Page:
Classifying Finance Tweets in Real-Time with Sparse Transformers
The world of finance and stock trading has changed in recent years. As more and more retail investors enter the market, the more important stories and social sentiment become. Think Tesla - one can argue that a lot of the company's value comes from successful social storytelling by its CEO Elon Musk. Social media has the power to turn a bull into a bear and a bear into a bull. Classifying finance tweets using NLP to understand social sentiment is increasingly more important.
Running multiple machine learning models in a low-latency environment is paramount for many real-world deployments in finance. Successful high-frequency trading requires having accurate and fast decision engines, with the ultimate objective of leveraging machine learning models for identifying and quantifying risk in the market at millisecond speeds.
This is where sparsity comes in. Sparsity is a technique of optimizing models for size and speed without impacting the model accuracy. Given the heavy deployment of the latest state-of-the-art transformers, sparsification of these models is a prerequisite for many deep learning use-cases in financial trading. By sparsifying a dense BERT model, you can eliminate 90% of the model weights, making the model smaller, faster, and easier to execute. In combination with the DeepSparse Engine, which executes sparse models faster, you can save a lot of resources while delivering a faster and equally accurate performance.
In this blog, we’ll learn to sparsify and deploy two transformer models for the task of classifying finance-related tweets in a real-time streaming scenario. Specifically we’ll:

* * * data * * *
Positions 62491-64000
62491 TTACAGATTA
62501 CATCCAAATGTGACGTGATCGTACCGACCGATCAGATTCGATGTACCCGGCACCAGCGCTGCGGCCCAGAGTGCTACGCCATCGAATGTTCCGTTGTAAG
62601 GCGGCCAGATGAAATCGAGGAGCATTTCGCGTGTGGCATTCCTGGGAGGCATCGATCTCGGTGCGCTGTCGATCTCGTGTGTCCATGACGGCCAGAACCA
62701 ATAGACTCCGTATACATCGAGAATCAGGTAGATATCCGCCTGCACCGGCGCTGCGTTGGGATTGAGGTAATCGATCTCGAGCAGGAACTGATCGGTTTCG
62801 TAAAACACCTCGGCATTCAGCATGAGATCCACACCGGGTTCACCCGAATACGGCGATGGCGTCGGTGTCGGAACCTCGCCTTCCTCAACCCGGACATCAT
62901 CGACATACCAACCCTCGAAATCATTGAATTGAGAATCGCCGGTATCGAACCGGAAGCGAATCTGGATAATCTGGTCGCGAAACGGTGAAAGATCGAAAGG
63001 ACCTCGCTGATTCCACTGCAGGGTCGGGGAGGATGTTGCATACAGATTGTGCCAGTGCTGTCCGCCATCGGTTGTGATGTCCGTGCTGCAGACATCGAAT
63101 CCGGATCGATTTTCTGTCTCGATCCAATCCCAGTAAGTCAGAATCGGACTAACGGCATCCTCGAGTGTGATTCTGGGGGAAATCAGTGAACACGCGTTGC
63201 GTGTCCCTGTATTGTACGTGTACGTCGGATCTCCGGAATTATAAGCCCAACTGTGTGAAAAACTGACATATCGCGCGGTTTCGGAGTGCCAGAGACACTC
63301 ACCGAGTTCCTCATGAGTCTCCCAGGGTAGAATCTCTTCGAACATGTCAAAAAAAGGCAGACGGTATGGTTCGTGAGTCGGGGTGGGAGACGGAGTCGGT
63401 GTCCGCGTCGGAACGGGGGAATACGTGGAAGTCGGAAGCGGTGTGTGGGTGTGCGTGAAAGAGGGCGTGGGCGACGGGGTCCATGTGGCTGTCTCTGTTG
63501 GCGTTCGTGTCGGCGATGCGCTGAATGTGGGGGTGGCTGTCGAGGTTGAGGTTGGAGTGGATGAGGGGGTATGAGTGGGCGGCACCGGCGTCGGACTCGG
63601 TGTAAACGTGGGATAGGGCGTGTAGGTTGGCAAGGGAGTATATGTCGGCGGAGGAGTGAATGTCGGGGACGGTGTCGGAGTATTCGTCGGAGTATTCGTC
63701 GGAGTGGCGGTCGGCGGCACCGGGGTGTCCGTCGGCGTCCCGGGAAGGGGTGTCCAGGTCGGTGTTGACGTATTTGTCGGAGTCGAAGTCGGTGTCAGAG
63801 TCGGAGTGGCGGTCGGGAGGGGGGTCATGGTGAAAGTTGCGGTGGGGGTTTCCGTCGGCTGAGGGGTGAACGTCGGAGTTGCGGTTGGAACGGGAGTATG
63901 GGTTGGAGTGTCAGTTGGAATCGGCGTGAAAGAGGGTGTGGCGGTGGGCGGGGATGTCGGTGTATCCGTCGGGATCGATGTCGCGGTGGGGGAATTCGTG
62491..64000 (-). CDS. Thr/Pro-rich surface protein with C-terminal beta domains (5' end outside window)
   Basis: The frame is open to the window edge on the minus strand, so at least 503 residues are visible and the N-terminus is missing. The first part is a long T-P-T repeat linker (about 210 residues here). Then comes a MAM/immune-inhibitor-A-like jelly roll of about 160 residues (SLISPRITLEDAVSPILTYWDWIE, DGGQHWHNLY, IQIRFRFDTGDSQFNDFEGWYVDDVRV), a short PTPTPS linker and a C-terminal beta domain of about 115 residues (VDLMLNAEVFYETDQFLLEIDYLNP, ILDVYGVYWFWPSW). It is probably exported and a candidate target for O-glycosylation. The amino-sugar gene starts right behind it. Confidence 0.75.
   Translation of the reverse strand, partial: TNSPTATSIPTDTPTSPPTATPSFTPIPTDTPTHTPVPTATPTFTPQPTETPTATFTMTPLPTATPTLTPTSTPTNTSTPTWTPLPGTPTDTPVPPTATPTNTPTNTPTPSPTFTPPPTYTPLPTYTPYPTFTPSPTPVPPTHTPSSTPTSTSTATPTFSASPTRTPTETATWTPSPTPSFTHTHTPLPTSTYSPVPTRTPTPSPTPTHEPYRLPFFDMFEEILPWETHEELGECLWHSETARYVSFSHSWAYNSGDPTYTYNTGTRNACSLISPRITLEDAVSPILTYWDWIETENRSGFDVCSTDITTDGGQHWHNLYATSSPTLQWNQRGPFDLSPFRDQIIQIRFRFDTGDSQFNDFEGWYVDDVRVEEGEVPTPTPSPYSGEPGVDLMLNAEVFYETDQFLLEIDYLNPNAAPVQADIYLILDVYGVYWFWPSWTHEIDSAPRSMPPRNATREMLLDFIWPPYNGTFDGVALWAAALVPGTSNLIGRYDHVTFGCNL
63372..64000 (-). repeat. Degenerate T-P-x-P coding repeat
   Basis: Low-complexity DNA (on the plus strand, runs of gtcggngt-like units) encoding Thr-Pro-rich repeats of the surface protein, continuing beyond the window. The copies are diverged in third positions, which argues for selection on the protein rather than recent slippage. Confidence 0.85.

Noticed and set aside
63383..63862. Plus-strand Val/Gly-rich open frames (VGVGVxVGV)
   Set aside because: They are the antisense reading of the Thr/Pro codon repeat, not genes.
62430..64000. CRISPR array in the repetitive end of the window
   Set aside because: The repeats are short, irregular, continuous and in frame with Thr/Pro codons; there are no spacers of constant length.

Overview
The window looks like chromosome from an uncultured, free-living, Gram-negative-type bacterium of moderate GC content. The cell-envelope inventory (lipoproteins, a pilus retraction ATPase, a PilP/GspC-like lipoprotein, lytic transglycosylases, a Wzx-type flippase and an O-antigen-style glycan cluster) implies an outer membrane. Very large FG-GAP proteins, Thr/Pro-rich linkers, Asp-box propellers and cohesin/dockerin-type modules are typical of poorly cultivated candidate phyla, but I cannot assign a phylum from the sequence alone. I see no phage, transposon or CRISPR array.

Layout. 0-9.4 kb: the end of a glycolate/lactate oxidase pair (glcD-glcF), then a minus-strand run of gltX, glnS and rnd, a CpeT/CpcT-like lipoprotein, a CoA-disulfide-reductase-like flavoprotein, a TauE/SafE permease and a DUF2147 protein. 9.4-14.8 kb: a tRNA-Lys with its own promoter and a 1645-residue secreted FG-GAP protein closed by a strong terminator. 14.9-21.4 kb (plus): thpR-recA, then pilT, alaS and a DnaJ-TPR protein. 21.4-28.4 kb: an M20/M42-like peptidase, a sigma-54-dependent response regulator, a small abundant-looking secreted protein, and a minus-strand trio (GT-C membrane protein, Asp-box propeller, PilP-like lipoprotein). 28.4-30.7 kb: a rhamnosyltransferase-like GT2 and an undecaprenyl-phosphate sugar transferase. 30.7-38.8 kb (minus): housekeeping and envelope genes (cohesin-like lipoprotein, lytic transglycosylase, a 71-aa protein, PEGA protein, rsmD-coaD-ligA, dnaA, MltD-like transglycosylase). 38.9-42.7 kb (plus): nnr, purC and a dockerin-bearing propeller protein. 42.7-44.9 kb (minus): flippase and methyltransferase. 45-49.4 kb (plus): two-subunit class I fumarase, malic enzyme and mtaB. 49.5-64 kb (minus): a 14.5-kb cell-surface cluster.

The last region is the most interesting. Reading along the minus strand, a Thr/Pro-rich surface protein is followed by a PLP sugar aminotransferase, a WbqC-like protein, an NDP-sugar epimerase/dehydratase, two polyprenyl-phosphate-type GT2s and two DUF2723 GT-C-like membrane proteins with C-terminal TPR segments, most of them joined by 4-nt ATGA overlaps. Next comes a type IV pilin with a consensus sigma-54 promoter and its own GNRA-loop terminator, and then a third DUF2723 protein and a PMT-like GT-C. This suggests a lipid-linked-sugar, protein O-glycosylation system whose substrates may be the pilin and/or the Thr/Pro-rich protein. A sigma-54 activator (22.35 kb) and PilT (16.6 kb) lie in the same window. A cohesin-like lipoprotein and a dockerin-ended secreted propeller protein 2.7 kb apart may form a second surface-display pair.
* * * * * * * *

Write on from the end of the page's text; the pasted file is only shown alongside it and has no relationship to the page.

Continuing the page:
- Profile two new open-sourced finance tweet datasets to familiarize ourselves with data sources and labeling for finance classification.
- Train accurate and optimized models using sparse transfer learning to convert dense models into sparse variants.
- Load our models and run inference via the DeepSparse Pipelines on a real-time Twitter stream, using commodity CPUs while still achieving GPU-class speeds.
Classifying Finance Tweets using Twitter Financial News Dataset
We will train two BERT-base-uncased models on our open-sourced Twitter Financial News dataset for sequence classification. One model will be trained to classify each tweet as either “Bullish”, “Bearish” or “Neutral” sentiment. The other will be trained to classify the topic of each tweet with a total of 20 labels.
Here is a breakdown of each class document count and total sample size:
Our topic classification dataset has a total of 21,107 documents, while the sentiment classification dataset has a total of 11,932 documents.
The dataset encompasses tweets from various Twitter sources ranging from established media companies such as Bloomberg and CNBC to private traders Antonio Costa (@ACInvestorBlog) and Gnotz (Bull) (@BullTradeFinder) to get a range of different tweets and enough language heterogeneity for models to be able to successfully handle differing syntax. Simply put, we want our models to be able to understand informal syntax from traders’ tweets but also from more formal syntax as tweeted by media outlets.
Classifying Finance Tweets: Sparse-Transfer Learning
pip install sparseml[torch]
We will first fine-tune our dense BERT models on our new datasets as normal. We can begin our Transformers training with a SparseML training CLI command (this snippet is for topic classification):
sparseml.transformers.train.text_classification \ --output_dir dense_topic \ --model_name_or_path zoo:nlp/masked_language_modeling/bert-base/pytorch/huggingface/wikipedia_bookcorpus/base-none \ --dataset_name zeroshot/twitter-financial-news-topic \ --max_seq_length 160 \ --per_device_train_batch_size 32 \ --per_device_eval_batch_size 64 \ --preprocessing_num_workers 8 \ --do_train \ --do_eval \ --evaluation_strategy steps \ --eval_steps 200 \ --learning_rate 2e-5 \ --max_steps 2400 \ --fp16 \ --seed 42 \ --save_strategy steps \ --save_steps 200 \ --save_total_limit 3 \ --overwrite_output_dir \ --load_best_model_at_end
After training for both tasks, our dense sentiment analysis model gets an accuracy of 87.5 and the topic classification model gets an accuracy of 90.8 with a latency (batch size=1) of 30.3ms and 30.2ms, respectively on c6i.8xlarge instance on AWS.